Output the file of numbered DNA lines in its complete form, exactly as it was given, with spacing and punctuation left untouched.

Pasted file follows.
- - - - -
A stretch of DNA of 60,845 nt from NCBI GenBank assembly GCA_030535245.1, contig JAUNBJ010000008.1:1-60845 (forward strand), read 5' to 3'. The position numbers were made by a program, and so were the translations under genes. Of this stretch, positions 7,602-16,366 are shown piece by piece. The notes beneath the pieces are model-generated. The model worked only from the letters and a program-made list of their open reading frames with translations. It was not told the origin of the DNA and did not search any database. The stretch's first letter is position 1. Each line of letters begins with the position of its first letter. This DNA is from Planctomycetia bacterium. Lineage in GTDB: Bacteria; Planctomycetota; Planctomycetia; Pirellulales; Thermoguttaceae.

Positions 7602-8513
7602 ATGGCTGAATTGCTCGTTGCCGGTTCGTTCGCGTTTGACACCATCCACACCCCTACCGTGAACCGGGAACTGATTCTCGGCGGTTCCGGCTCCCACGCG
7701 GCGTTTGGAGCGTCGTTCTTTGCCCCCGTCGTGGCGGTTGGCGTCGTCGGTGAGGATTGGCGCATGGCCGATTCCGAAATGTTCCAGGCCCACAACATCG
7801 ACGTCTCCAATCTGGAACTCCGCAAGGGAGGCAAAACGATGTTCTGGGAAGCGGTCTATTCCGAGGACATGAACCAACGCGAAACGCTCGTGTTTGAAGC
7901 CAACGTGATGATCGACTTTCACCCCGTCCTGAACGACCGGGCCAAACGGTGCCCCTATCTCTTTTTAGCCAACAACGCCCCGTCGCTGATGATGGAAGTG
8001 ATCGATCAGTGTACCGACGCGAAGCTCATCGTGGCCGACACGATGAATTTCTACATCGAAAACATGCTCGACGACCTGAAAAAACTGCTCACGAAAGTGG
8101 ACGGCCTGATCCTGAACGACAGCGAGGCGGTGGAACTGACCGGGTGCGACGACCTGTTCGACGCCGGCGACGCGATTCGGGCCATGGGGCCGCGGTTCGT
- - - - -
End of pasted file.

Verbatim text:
A stretch of DNA of 60,845 nt from NCBI GenBank assembly GCA_030535245.1, contig JAUNBJ010000008.1:1-60845 (forward strand), read 5' to 3'. The position numbers were made by a program, and so were the translations under genes. Of this stretch, positions 7,602-16,366 are shown piece by piece. The notes beneath the pieces are model-generated. The model worked only from the letters and a program-made list of their open reading frames with translations. It was not told the origin of the DNA and did not search any database. The stretch's first letter is position 1. Each line of letters begins with the position of its first letter. This DNA is from Planctomycetia bacterium. Lineage in GTDB: Bacteria; Planctomycetota; Planctomycetia; Pirellulales; Thermoguttaceae.

Positions 7602-8513
7602 ATGGCTGAATTGCTCGTTGCCGGTTCGTTCGCGTTTGACACCATCCACACCCCTACCGTGAACCGGGAACTGATTCTCGGCGGTTCCGGCTCCCACGCG
7701 GCGTTTGGAGCGTCGTTCTTTGCCCCCGTCGTGGCGGTTGGCGTCGTCGGTGAGGATTGGCGCATGGCCGATTCCGAAATGTTCCAGGCCCACAACATCG
7801 ACGTCTCCAATCTGGAACTCCGCAAGGGAGGCAAAACGATGTTCTGGGAAGCGGTCTATTCCGAGGACATGAACCAACGCGAAACGCTCGTGTTTGAAGC
7901 CAACGTGATGATCGACTTTCACCCCGTCCTGAACGACCGGGCCAAACGGTGCCCCTATCTCTTTTTAGCCAACAACGCCCCGTCGCTGATGATGGAAGTG
8001 ATCGATCAGTGTACCGACGCGAAGCTCATCGTGGCCGACACGATGAATTTCTACATCGAAAACATGCTCGACGACCTGAAAAAACTGCTCACGAAAGTGG
8101 ACGGCCTGATCCTGAACGACAGCGAGGCGGTGGAACTGACCGGGTGCGACGACCTGTTCGACGCCGGCGACGCGATTCGGGCCATGGGGCCGCGGTTCGT